Nigerians are not left out of the growing population of people around the world that are losing trust in global bodies and information sources, including social media, a world survey has revealed.
This is the key highlight of “The Truth About Global Brands 2: Powered by the Streets,” a new study conducted in 29 countries including Nigeria, where that is record of rising distrust.
According to the report, people around the world report an increasing preference for local culture and perspectives along with a rising distrust of global institutions and information sources, including social media.
But the research, by McCann Worldgroup’s Truth Central global intelligence unit, reveals surprisingly that positive attitudes towards global brands have remained high, with consumers believing that global brands can play a valuable role in contributing to local cultures.
McCann Worldgroup Truth Central launched its initial study, “The Truth About Global Brands,” in 2015. The new Global Brands follow-up study, which also incorporates findings from McCann’s Truth About Street initiative that sent all 20,000 of the agency network’s employees out last October to interview consumers, shows a rising cynicism and pessimism on both and institutional and individual basis.
Consumers around the world report sharply rising distrust in institutions—72% of people believe that global institutions like the World Bank and the UN don’t understand the needs of their country —and are generally more pessimistic and more distrustful of their own fellow citizens, the findings reveal.
Conversely, the study found that attitudes towards brands have not suffered from the same negativity affecting people’s overall views, and in fact represent a counterbalance to political and institutional distrust. The inaugural 2015 study showed that 82% of consumers on a global basis believed that global brands can play a powerful role for good in the world, which remained essentially the same (81%) in the 2018 study. They also maintain that global brands that contribute to their local culture and society are viewed with the same favorability.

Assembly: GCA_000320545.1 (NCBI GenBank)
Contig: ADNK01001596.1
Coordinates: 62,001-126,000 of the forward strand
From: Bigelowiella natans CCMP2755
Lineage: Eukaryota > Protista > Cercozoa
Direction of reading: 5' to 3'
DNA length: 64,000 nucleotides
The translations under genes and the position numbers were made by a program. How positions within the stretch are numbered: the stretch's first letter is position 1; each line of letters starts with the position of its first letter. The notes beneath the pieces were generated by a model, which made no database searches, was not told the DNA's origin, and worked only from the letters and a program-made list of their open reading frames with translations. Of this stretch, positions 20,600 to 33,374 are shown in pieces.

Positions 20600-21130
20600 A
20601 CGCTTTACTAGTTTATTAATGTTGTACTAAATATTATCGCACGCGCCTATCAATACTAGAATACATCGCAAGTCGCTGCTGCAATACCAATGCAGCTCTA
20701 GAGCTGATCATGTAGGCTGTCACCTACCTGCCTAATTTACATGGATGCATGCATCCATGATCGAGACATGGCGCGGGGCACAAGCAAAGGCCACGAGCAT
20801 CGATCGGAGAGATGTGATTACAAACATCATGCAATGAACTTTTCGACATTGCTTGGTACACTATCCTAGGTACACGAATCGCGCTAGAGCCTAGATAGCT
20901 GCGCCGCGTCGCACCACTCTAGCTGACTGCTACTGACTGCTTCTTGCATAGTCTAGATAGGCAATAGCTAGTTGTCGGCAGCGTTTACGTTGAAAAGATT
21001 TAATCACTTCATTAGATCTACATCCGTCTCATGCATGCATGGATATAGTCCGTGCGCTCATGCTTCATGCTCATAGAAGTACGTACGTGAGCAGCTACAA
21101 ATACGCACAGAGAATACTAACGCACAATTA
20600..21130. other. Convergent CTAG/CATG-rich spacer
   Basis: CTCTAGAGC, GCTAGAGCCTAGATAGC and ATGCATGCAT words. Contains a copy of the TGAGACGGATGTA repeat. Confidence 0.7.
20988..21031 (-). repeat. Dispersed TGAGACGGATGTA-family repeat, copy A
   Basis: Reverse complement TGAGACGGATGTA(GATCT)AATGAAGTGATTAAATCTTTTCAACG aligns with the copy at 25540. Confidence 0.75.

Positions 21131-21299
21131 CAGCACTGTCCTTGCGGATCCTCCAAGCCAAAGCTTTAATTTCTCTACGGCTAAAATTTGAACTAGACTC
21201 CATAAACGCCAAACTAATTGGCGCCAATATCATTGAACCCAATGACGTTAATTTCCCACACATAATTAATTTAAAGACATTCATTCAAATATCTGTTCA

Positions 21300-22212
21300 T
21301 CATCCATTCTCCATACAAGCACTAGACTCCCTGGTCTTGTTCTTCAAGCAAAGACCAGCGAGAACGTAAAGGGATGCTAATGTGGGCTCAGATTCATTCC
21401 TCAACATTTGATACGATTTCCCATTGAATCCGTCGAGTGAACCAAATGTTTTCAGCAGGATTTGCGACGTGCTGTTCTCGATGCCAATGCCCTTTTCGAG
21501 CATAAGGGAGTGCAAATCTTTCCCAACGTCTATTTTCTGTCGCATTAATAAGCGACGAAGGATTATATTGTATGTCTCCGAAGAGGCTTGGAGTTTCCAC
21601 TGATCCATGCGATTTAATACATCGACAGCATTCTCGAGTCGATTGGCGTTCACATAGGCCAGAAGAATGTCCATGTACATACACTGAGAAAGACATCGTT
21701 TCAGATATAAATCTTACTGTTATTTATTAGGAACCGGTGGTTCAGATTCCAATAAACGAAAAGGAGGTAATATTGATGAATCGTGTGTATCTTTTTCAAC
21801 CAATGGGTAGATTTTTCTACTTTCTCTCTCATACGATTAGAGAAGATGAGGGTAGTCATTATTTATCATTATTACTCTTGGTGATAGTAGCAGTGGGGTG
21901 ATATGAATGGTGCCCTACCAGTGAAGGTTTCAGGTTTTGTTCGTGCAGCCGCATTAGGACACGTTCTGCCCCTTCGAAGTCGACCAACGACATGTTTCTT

At the same time, the conditions affecting brands have changed. A majority of consumers around the world (56%) say they now trust local brands over global brands—up sharply from 43% in 2015. This presents brands with both a strategic challenge and a great opportunity to connect with consumers in a meaningful way.
“The key takeaway about people’s attitudes on a global basis is that consumers still believe in the power of brands and companies to act in a positive way—and they in fact trust global brands and corporations more than institutions, political bodies or other organizations,” Suzanne Powers, Global Chief Strategy Officer of McCann Worldgroup says.
McCann Worldgroup coined the phrase “Deep Globality” to describe this phenomenon —”the awareness of and efforts to thoughtfully spread a brand, idea or movement…while actively enriching the receiving culture.”
Powers explained that for global brands to tap into this Deep Globality, “They must be mindful that they need to understand, respect and support every local culture where they operate—that they must, in fact, behave like local brands.”
The research in the TAGB2 study entailed interviews with 24,000 people in 29 countries, supplemented with qualitative research from McCann Worldgroup Truth Central’s massive 2017 study, the Truth About Street, in which McCann Worldgroup’s entire global network of 20,000+ employees took to the streets in more than 70 global markets over a 24-hour period to truly understand local culture.